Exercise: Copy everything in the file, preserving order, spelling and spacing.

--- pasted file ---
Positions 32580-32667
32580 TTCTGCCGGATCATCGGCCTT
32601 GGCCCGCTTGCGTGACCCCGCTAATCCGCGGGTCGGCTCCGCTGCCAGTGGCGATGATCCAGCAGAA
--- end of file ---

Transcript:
Positions 32580-32667
32580 TTCTGCCGGATCATCGGCCTT
32601 GGCCCGCTTGCGTGACCCCGCTAATCCGCGGGTCGGCTCCGCTGCCAGTGGCGATGATCCAGCAGAA